Next year the Government will deliver its first “Wellbeing Budget”. Arthur Grimes says it needs to be thinking carefully about how to target its spending in order to really address inequality and improve the wellbeing of those most vulnerable.
In this second Wellblogging column, I examine how a wellbeing approach to public policy might help Finance Minister Grant Robertson address some issues of inequality in the 2019 Wellbeing Budget.
I draw on aspects of Motu Economic and Public Policy Research’s work on wellbeing that was in part funded through a Royal Society Te Apārangi Marsden Fund grant. That research – and other research in New Zealand – has examined what people see as being important for their own subjective wellbeing.
Globally, researchers use measures of subjective wellbeing as indicators of wellbeing across and within nations. These measures are often based on a question that reads something like: “How do you feel about your life as a whole right now?” (This was the wording in Statistics New Zealand’s 2012 General Social Survey.)
As noted in the first Wellblogging column, New Zealand ranks eighth in the world for average life satisfaction, slightly above Sweden (ninth) and Australia (10th) and well above the US and UK (15th and 18th respectively).
So what factors do New Zealanders value? Our research shows that factors associated with high subjective wellbeing include: having good health; being prosperous; and not being unemployed. As in many countries, adults who are under 30 years of age and adults over 60 years of age are more satisfied with life than middle-aged people. Women also tend to be a little happier than men. Other research shows that having good social connections (e.g. someone to rely on in an emergency) is extremely important for people’s wellbeing.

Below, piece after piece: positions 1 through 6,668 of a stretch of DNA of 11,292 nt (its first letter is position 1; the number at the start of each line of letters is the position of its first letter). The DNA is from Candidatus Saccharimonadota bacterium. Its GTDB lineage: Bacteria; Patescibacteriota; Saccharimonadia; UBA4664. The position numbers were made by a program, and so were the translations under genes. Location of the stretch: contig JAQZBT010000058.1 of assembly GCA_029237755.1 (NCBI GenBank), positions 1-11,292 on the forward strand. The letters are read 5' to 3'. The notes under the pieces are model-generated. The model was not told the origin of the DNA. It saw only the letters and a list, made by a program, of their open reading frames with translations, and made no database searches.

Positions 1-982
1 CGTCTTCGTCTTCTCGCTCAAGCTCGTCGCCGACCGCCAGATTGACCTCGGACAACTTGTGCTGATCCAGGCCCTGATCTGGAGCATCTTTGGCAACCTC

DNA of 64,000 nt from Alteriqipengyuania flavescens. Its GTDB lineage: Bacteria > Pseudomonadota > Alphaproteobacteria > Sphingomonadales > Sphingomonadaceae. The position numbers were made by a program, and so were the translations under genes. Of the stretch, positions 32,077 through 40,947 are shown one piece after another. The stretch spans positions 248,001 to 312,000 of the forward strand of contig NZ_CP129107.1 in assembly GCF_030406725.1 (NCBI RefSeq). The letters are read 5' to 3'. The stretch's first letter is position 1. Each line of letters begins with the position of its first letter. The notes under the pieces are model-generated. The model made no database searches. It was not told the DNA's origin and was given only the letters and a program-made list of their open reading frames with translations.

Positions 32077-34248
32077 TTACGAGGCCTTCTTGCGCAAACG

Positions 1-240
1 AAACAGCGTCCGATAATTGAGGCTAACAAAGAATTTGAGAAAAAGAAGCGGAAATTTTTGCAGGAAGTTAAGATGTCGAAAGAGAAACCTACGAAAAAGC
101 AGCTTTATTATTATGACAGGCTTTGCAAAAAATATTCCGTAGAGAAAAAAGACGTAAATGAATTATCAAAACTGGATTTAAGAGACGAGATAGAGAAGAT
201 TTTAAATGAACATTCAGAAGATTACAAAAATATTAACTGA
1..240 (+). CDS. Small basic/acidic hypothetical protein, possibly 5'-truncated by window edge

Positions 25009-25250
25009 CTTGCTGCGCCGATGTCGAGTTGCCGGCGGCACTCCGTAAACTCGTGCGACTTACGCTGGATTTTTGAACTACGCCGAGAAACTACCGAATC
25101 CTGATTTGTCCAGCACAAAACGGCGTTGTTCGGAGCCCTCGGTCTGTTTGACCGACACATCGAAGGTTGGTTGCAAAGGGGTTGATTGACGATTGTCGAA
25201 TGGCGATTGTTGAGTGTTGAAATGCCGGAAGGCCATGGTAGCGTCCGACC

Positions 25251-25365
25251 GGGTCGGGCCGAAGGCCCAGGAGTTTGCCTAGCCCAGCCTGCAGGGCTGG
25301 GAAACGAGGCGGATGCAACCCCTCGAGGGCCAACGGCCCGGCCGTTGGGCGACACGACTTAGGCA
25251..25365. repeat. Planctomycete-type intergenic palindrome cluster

On the health front, poor mental health has a much stronger negative impact on overall wellbeing than physical health does. This finding comes through many international studies. Indeed, in his book Happiness: Lessons from a New Science, prominent UK economist Richard Layard argues that treatment of depression is the most cost-effective available public policy intervention to improve overall wellbeing.
The overriding importance of good mental health is also found to be the case when examining links between subjective wellbeing and (physical and mental) health for Māori (based on Statistics New Zealand survey data from the Te Kupenga survey of Māori wellbeing).
Thus inequalities in health – and particularly mental health – are a key aspect in need of policy attention.
Paying bonuses to rich (as opposed to poor) elderly hardly addresses issues of inequality. And it wastes money that could genuinely be used to address pressing aspects of inequality.
Prosperity is important to most people; even workers in the social services strike for more money. However, our research shows that personal income is not the best indicator of prosperity. People’s subjective wellbeing is more closely related to what they can consume rather than what they earn. For instance, older people may have low incomes, but those who have saved over their working lives may still be able to afford an affluent lifestyle.